Protecting the organization from cyber threats has long been considered the primary responsibility of the IT department. While it remains an important responsibility, the report’s findings show that responsibility for security falls on the shoulders of the C-suite, such as the chief security officer (34%), chief IT officer (31%) or chief technology officer (27%). %) sought to protect.

In addition, only one in five business decision makers believe that IT teams have full authority to prevent decisions based on security and technical concerns (21%). This is partly due to questions about the best way to involve IT in business strategy. Interestingly, 23% of DMs in the UK and Ireland believe that everyone should be responsible for protecting their organization from cyber attacks, compared to a global average of just 7%.

IT teams are feeling the pressure

The role of the IT department is wide-ranging and varied. With the rise of artificial innovation, the increasing responsibility of IT teams for innovation and cybersecurity means that their role will become even more important in the future, and this important role will come under great pressure.

Economic uncertainty, hybrid working and pandemic thinking have had a significant impact on IT teams. 62 percent of ITDMs are not satisfied with the level of support they received during the pandemic. As a result of this sentiment, 50% of ITDMs are more likely to move into risky careers than they were two years ago. Additionally, 45% of ITDMs feel less loyal to their employer than they did two years ago. These numbers show that IT professionals of the future are looking beyond their current employer. So how can organizations retain IT talent?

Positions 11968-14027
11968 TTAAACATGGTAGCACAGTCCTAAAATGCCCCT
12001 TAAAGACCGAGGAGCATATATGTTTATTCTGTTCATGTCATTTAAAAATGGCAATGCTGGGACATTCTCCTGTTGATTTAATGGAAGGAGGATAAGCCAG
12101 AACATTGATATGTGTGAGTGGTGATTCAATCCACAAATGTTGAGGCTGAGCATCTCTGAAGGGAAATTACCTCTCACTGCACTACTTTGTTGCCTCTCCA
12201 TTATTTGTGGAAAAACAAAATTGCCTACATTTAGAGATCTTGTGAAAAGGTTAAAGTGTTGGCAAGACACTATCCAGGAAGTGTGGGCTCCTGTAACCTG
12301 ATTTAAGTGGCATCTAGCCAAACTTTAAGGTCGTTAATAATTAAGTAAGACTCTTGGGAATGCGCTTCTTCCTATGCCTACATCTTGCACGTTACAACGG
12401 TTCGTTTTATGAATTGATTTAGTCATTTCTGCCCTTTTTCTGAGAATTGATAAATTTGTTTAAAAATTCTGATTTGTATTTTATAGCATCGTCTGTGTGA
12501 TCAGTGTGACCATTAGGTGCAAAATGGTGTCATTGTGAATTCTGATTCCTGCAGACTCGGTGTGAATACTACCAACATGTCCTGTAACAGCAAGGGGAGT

Leadership opportunities and other incentives may be introduced to retain IT talent. But organizations must be careful to maintain existing advantages. The report found that nearly one in five ITDMs (19%) felt they were not consulted enough when implementing a flexible working model. However, 56% of them said they would be fired if the flexible working model was removed. Pay raises were equally important, with 55% of ITDMs saying they would leave their current organization if they were eliminated.

What’s next for IT?

While the IT department currently has significant influence over many aspects of the organization and business strategy, giving it greater autonomy and involvement at the leadership level supports greater innovation. Additionally, organizations that offer these opportunities may be able to retain IT talent by offering a more fulfilling, rewarding role.

Innovation, autonomy, leadership and the future of IT 4About Arun Kumar:

Arun Kumar is Regional Director at ManageEngine, the IT management division of Zoho Corporation. With almost two decades of global enterprise IT experience, Arun has deep knowledge and a network of colleagues in the IT management industry. He has been working with ManageEngine since 2003. In his current role, he leads all of the company’s channel and partnership initiatives in the United Kingdom (UK) and Asia Pacific (APAC) markets..